The Cambridge Human Rights Commission will hold a public hearing on April 30 to acknowledge that racism exists in Cambridge and to publicize the recourses available to its victims.
"In Cambridge a lot of people think, `well, it's a very liberal town, and racism doesn't happen here,' but weve gotten quite a few complaints," said Lori B. Rutter '89, a student intern at the city's Human Rights Commission, which will sponsor the day-long series of speakers and discussion panels.
Not a Response to Recent Charges
Val Hinderlie, chairman of the commission, said the hearing was planned to educate the public. She said it was not a response to recent charges of racism in the Cambridge police department. But Hinderlie added that the commission chose to hold the hearing partially because it has received many complaints of discrimination in housing and employment, as well as general harassment. She said the commission has never held such a hearing before.
The hearing, to be held at the Cambridge Ringe and Latin High School, will feature testimony by witnesses and victims of racism, and afternoon workshops led by experts. The event is open to the public, and the organizers hope to draw an audience of about 500, Rutter said.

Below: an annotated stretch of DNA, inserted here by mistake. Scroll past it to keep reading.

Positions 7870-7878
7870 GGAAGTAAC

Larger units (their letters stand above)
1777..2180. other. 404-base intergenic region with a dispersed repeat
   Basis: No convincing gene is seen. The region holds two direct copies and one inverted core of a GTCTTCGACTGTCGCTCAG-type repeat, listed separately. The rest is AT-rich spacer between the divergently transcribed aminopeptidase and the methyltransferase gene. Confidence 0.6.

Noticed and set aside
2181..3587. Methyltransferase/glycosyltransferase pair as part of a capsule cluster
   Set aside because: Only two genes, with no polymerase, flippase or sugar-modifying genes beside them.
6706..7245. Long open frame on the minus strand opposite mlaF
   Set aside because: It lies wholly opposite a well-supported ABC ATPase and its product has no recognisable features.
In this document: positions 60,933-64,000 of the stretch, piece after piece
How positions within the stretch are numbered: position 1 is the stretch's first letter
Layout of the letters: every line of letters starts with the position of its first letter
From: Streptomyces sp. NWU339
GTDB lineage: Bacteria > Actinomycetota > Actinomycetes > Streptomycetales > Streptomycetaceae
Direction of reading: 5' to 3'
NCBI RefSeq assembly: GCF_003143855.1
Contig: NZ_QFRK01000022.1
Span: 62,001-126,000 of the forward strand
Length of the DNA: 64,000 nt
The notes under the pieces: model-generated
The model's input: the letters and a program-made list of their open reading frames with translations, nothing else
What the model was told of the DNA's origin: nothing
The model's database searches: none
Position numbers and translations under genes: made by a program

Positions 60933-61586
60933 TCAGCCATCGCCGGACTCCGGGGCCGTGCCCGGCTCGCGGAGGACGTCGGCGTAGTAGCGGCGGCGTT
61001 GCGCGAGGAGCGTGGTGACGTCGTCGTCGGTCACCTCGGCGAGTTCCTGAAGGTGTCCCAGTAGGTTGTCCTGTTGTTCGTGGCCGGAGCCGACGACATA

"Racism is a very serious problem in our city, and although Cambridge has a reputation of being a very enlightened place, the problem is a real one," said City Councillor David E. Sullilvan, who plans to testify at the hearing.
He cited an incident at the Agassiz School last winter in which "White Power" and anti-Semitic graffitti was found defacing the walls of the school.
Sullivan said the upcoming hearing is not designed to improve Cambridge's image. In fact, he said, the city's image may suffer as witnesses come forward with stories of discrimination.
But despite the possibility of such damage, Sullivan called it important "to have people's consciousness raised about this issue."